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EPA seeks to ban acephate pesticides to protect human health and environment

By Farms.com

The U.S. Environmental Protection Agency (EPA) has announced a proposal to cancel nearly all uses of acephate-based pesticides to protect human health and the environment. These pesticides are widely used in fruit and vegetable production. The proposed ban would allow only non-food bearing tree injections, which the EPA has determined do not pose risks to humans or the environment.

This decision follows assessments of public health risks and drinking water published last year, which identified acephate as a significant cause of dietary and neurological problems, including tremors, fatigue, and nausea. For decades, U.S. farmers have used acephate as a cost-effective pesticide for crops like cotton, soybeans, celery, lettuce, and peppers, as indicated by federal data from Earthjustice.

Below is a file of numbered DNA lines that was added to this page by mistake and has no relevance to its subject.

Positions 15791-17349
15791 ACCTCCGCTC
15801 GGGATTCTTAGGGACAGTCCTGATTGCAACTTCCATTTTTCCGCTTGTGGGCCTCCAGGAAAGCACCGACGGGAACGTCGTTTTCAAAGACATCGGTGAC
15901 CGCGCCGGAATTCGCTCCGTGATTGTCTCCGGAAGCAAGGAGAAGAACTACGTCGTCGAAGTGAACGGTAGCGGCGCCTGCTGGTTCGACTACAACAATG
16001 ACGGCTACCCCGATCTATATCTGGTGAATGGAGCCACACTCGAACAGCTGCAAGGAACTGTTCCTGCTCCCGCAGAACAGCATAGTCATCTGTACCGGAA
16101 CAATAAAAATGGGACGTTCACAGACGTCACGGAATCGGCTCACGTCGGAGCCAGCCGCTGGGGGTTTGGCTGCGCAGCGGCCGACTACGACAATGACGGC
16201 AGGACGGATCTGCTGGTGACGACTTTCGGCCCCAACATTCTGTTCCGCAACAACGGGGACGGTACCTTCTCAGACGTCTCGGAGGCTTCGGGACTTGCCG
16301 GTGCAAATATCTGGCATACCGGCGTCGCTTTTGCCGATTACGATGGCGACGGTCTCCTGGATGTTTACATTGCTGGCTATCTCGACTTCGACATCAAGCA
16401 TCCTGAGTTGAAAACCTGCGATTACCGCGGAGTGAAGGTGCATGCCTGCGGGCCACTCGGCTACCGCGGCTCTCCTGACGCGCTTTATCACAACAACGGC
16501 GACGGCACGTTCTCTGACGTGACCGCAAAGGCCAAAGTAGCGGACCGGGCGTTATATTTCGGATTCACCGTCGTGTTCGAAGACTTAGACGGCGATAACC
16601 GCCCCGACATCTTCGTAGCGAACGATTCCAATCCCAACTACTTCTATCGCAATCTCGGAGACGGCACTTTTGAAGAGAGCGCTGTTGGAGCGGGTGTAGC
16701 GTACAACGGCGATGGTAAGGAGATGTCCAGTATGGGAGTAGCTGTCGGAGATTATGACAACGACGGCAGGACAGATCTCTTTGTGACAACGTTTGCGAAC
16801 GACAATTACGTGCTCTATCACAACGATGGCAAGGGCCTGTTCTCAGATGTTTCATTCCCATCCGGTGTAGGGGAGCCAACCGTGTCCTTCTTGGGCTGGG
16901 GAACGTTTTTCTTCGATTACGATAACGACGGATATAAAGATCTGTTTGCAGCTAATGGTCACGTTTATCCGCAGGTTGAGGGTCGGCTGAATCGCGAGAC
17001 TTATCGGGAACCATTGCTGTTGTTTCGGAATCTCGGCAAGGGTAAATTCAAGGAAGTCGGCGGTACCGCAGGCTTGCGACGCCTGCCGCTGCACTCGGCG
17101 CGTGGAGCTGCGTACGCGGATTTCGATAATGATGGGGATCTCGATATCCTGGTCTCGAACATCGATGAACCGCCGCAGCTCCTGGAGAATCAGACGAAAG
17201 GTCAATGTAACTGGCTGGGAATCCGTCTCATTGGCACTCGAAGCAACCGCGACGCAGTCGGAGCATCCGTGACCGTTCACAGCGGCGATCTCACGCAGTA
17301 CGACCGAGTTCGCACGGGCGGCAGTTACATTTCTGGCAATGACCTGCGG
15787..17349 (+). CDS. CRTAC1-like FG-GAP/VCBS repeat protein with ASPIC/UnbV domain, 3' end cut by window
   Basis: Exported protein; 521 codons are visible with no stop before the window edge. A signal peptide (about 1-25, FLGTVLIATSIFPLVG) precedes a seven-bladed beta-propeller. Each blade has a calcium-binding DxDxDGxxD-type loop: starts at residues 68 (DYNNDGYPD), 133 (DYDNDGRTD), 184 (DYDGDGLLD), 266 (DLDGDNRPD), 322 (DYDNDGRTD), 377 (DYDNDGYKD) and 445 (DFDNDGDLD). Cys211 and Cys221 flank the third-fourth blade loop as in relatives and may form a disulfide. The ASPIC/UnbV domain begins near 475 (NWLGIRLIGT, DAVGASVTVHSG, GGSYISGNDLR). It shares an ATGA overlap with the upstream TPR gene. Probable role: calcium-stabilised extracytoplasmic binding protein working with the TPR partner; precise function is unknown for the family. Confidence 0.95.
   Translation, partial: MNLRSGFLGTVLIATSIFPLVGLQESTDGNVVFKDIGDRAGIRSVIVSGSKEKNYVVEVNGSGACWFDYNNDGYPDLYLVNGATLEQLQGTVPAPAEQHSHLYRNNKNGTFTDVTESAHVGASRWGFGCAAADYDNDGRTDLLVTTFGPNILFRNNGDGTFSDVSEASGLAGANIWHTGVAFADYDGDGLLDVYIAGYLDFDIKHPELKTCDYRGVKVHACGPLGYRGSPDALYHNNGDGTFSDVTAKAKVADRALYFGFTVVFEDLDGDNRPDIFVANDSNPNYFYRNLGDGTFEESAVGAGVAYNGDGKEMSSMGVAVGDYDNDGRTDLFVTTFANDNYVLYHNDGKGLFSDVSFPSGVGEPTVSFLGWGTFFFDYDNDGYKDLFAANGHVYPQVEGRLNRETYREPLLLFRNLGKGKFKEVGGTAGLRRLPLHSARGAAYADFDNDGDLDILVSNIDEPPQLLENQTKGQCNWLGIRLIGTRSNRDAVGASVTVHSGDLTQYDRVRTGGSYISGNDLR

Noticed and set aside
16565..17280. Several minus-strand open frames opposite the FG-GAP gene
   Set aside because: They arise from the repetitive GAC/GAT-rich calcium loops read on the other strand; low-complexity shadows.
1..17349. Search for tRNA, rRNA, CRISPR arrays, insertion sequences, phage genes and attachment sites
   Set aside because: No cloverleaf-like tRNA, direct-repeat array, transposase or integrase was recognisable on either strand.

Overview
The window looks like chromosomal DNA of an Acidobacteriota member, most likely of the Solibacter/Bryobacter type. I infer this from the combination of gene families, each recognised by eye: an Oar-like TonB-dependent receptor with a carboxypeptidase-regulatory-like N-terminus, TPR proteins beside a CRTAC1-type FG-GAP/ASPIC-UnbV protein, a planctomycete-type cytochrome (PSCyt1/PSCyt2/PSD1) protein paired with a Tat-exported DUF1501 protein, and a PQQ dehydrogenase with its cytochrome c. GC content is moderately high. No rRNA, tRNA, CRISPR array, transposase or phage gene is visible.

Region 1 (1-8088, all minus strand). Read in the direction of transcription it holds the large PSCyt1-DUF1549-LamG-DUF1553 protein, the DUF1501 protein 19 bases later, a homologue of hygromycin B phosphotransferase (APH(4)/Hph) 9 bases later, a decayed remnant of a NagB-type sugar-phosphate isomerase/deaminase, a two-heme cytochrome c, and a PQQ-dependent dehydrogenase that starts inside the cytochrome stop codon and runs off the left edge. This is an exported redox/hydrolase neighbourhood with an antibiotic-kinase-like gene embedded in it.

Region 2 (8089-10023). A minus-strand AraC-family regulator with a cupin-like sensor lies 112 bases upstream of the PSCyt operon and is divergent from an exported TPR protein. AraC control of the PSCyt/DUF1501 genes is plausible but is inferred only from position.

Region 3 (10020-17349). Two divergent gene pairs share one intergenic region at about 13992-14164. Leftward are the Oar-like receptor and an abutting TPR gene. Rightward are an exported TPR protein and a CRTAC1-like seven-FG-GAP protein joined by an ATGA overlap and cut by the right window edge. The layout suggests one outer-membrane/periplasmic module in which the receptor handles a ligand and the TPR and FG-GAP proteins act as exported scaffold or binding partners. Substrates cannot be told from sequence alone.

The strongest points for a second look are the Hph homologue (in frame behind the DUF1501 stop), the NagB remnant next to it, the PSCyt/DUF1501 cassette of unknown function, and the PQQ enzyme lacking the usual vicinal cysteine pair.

Acephate is one of 18 organophosphate insecticides undergoing the EPA’s routine safety review, conducted approximately every 15 years. Updated guidelines for many of these pesticides will be released between 2024 and 2026.  
Although acephate was banned in the European Union more than 20 years ago, it continues to be used in the U.S. to control aphids and other pests. Acephate is a neurotoxicant that disrupts nerve cells and is linked to intellectual disabilities in children.

Don Collins, a licensed agricultural consultant, warned that the loss of acephate would lead to increased use of less effective pesticides, adversely affecting cotton and soybean production in the Mississippi Delta. “The removal of acephate from our insecticide toolbox would be like sending a soldier off to battle without his rifle,” Collins stated in a public comment.

The EPA is accepting public comments on the proposal until June 29 and is considering alternative mitigation options to address the identified risks, aiming for quicker implementation of protection measures. The process for canceling a pesticide can take up to five years, making alternative solutions crucial.


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